Conspiracism is disrupting the 2020 election cycle. The Q-ANON Conspiracy Theory being spread by many supporters of President Donald A. Trump is NOT harmless. It paves the road to antisemitism, Islamophobia, attacks on folks in the LGBTQ communities, and widespread anti-immigrant Xenophobia.

One group of Trump supporters claims they are receiving secret details of the various plots and plans from a covert US government “insider” known as “QAnon.” Some people suggested the evil-doers were the reincarnations of the secretive “Illuminati” group from the 1800s.

As early as 2016 some supporters of Donald J. Trump for President claimed there was a massive conspiracy against him, naming a variety of alleged sinister plotters. These claims of subversion and treason persisted during Trump’s administration The Internet is now (in 2020) flodded with scurrilous claims there is a massive conspiracy against him, naming a variety of alleged sinister plotters. These claims of subversion and treason persisted during his administration and now pollute the 2020 election cycle.

Hello! My name is Chip Berlet and I am a journalist and scholar living in the United States. I helped create the Ted Animation on the widespread conspiracy theories concerning the historic group know as the “Illuminati.”

My most popular study about conspiracy theories is titled:
Toxic to Democracy: Conspiracy Theories, Demonization, & Scapegoating.

“Toxic to Democracy” takes a few seconds to load, but then you can read it online or download it here:

Are the Illuminati the covert puppet-masters behind an evil conspiracy to control the world? Do they secretly guide the banking system and the mass media?

The rumors about the Illuminati wash across the Internet in an endless cascade of speculation and competing claims. Almost all these theories are false. The historic record is fantastic enough.

The original Illuminati were a group of influential men based in Europe in the mid-1700s. Some of them were in a similar secretive group called the Freemasons that is still around today. They used secret codes to identify each other and performed strange but harmless rituals.

Yet both groups were an actual threat to the leaders of European nations who believed that religion, politics, and government should be fused together. Some nations were Catholic. Others were Protestant. The Illuminati objected to the linkage of religion and government. They wanted the separation of church and state and called for open policy debates and the election of government leaders. These were revolutionary ideas in those days when Kings and Queens from royal families ran the governments in Europe.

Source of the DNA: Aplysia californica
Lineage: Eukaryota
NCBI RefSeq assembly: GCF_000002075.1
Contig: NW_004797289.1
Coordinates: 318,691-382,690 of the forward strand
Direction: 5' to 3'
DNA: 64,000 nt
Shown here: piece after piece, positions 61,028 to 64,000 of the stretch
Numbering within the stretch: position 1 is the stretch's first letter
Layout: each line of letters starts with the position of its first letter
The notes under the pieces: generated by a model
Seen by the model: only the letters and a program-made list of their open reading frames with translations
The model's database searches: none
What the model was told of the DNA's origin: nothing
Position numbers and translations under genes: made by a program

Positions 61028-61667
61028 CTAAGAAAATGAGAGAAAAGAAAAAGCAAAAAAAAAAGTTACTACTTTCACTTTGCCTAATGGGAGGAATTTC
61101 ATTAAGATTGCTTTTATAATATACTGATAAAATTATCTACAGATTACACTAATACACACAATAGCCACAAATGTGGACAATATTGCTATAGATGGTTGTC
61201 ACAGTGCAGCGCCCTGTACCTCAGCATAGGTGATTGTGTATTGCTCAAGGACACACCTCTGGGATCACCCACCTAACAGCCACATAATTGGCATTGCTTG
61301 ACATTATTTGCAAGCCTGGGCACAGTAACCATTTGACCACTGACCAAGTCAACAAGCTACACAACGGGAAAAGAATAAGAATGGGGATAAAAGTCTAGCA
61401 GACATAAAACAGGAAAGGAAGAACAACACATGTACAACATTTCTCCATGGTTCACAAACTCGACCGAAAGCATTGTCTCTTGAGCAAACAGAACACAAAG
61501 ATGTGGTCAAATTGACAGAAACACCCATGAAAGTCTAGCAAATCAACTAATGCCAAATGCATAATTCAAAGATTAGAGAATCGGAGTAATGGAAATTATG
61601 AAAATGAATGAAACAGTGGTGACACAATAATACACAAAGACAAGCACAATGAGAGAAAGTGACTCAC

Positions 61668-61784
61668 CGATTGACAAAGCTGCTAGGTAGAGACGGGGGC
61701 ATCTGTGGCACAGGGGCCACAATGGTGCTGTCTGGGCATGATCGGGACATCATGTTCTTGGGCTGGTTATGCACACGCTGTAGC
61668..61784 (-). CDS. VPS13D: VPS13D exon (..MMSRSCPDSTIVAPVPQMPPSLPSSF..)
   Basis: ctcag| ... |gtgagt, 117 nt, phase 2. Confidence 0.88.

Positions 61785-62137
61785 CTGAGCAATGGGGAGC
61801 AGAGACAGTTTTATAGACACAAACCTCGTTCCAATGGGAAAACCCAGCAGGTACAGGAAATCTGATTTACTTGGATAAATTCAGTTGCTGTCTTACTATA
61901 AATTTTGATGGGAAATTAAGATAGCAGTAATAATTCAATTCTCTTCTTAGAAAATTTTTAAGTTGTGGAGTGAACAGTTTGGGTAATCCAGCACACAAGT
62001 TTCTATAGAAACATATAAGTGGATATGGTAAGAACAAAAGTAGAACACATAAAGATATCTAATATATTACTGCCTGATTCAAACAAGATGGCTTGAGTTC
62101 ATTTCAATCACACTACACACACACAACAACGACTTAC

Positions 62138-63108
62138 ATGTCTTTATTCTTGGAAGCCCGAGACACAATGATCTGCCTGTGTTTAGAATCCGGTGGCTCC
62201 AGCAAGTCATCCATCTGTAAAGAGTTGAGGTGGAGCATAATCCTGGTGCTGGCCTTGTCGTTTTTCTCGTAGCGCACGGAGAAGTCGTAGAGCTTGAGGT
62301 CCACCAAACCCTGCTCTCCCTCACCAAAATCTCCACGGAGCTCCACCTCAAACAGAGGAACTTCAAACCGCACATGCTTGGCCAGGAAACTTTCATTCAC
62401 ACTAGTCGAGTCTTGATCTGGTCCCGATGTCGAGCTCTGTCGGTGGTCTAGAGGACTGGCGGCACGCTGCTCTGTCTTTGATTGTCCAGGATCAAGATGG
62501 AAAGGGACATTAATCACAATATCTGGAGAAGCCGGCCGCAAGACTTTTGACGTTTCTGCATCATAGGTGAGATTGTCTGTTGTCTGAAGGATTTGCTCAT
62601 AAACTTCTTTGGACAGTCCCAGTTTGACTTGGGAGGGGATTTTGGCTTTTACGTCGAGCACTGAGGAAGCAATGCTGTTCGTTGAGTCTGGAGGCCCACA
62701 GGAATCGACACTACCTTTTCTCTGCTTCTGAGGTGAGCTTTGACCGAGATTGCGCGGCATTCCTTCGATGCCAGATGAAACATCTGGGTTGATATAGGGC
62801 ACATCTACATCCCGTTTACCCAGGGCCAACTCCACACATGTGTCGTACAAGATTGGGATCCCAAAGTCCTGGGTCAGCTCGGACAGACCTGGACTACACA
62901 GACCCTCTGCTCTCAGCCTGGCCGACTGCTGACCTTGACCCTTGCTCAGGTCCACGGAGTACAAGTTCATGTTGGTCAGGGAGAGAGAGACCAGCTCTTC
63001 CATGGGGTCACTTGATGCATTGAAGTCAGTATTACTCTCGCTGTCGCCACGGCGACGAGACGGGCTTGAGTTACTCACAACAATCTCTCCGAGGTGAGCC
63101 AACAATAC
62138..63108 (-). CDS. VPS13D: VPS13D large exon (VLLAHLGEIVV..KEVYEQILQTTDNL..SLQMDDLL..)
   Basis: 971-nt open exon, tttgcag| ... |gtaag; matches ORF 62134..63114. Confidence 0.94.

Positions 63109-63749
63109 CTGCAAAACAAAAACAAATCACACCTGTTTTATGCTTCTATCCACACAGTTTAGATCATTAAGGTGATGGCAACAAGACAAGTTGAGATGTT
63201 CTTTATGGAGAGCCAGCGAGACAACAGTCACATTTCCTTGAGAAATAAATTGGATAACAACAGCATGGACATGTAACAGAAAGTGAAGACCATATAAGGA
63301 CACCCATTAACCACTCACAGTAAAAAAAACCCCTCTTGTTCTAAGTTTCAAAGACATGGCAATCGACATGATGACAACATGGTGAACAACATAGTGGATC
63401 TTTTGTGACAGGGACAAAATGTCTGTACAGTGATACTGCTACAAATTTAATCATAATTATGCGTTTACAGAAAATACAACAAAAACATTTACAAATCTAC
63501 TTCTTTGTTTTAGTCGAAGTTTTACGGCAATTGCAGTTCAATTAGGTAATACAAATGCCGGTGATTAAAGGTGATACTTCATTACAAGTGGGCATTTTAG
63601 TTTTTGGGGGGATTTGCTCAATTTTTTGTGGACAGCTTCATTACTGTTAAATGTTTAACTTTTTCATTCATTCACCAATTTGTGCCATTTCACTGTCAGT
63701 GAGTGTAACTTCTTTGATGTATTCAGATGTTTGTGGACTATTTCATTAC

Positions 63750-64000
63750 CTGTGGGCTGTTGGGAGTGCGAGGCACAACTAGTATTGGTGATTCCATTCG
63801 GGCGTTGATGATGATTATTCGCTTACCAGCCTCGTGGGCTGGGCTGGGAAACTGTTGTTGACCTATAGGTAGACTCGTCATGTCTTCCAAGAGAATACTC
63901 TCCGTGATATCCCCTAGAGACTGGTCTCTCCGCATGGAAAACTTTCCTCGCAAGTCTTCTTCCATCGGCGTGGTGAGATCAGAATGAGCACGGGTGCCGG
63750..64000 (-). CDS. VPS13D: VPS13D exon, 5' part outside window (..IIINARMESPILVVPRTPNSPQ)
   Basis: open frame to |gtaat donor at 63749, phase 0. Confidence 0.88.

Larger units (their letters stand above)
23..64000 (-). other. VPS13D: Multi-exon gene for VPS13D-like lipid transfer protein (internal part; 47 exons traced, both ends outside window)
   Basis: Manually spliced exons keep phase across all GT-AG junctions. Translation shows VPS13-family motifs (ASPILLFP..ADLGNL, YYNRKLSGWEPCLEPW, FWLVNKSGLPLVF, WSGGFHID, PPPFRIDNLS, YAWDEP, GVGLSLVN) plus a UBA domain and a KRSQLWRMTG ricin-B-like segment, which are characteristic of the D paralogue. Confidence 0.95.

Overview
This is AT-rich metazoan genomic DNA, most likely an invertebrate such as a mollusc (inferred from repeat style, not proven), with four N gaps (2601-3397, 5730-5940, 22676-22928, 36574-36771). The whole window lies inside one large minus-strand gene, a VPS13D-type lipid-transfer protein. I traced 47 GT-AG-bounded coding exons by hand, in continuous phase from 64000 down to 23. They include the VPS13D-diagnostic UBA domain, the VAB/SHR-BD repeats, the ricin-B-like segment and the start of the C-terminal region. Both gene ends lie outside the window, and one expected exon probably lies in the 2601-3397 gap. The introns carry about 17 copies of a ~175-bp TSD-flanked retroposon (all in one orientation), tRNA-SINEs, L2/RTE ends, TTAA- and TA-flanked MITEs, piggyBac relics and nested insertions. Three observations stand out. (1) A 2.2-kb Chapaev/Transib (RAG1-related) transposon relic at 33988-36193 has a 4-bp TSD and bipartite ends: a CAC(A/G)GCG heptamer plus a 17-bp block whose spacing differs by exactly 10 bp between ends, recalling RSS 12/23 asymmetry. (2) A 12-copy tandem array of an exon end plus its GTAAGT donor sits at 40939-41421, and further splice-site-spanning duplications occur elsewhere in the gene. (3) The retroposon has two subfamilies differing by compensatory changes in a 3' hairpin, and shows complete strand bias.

But some ideas are hard to suppress, and the ideas of the Illuminati and Freemasons led to a revolt that toppled the French government and inspired the revolution in the United States in 1776. In what is now the state of Bavaria in modern, Germany the government feared a similar revolt, and between 1784 and 1790 issued several proclamations banning both the Illuminati and Freemason groups.

Several books critical of the Freemasons and Illuminati were published in Europe, launching a panic that these revolutionary subversives still sought to overthrow governments. This sort of panic happens when people let their fears of the future get out of hand and start spreading conspiracy theories about treachery and subversion by evil forces.

A major conspiracism panic struck the United States in 1778 when well-known Boston preacher Jedidiah Morse gave a sermon warning of plots by Illuminati agents in the new nation. Soon other preachers warned about treasonous plots. Sermons and articles appeared in newspapers. These concerns over non-existent subversive plots finally withered away in the early 1800s.

Conspiracy claims popped up again in the 1820s in a national Anti-Masonic movement. Then in the late 1800s there was a conspiracy scare alleging that the Pope in Rome, Italy was urging Catholics in the United States to plot a revolt and seize government power. A mob near Boston even burned down a Catholic convent school.

In the 1920s similar conspiracy theories of subversion from within were spread about Jews in the United States. A fake document was circulated that was said to contain the plans of Jewish elders to secretly manipulate the government, banks, universities, and the press. These so-called “Protocols of the Elders of Zion” have been thoroughly investigated by scholars and debunked as a fraud. Yet they still can be found today on the Internet.

Lurid claims of a subversive conspiracy were briefly raised during the US election campaign in 1960 in which a Roman Catholic, John F. Kennedy, Jr. from Massachusetts, was the candidate of the Democratic Party. Leaders from various religions as well as the Republican and Democratic parties denounced the anti-Catholic bigotry. Kennedy was elected President.

There also are plenty of conspiracy theorists on the political Left in the United States. They are just as annoying and disruptive as those on the political Right.

The pattern here is clear. Unsubstantiated conspiracy theories about secret subversion and treachery disrupt the process of building a stable society which requires factual information for voters to make informed decisions that preserve democracy itself.

The full study: “Toxic to Democracy,” takes a few seconds to load, but then you can read it online or download it here: